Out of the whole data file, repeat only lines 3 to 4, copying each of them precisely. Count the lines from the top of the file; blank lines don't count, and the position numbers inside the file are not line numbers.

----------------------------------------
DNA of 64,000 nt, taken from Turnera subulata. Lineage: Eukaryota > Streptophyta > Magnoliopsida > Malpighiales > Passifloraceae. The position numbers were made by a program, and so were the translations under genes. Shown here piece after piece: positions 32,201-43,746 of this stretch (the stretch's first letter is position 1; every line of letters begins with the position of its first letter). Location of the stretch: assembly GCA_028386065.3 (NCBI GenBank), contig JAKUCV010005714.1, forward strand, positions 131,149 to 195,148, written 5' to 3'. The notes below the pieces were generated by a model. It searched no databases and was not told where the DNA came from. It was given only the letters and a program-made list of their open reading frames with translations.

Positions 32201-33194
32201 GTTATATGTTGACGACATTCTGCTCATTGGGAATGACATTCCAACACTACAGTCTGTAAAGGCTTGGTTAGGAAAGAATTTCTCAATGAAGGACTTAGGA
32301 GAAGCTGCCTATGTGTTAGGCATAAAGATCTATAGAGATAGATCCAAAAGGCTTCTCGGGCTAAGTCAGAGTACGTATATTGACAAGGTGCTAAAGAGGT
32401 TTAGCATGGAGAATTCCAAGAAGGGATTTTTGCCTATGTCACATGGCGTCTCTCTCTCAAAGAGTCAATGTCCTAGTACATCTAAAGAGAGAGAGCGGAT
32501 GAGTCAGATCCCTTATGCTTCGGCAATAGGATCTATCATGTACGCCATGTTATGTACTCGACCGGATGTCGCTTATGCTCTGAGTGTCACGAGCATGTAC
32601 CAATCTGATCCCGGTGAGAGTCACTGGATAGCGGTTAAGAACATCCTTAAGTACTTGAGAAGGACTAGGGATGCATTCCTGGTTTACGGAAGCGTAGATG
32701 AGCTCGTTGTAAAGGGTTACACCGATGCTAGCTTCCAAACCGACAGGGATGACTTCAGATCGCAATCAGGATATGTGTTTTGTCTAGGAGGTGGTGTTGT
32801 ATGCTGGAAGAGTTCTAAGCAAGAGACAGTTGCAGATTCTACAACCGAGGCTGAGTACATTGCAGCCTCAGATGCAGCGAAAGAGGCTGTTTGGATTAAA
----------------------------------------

32201 GTTATATGTTGACGACATTCTGCTCATTGGGAATGACATTCCAACACTACAGTCTGTAAAGGCTTGGTTAGGAAAGAATTTCTCAATGAAGGACTTAGGA
32301 GAAGCTGCCTATGTGTTAGGCATAAAGATCTATAGAGATAGATCCAAAAGGCTTCTCGGGCTAAGTCAGAGTACGTATATTGACAAGGTGCTAAAGAGGT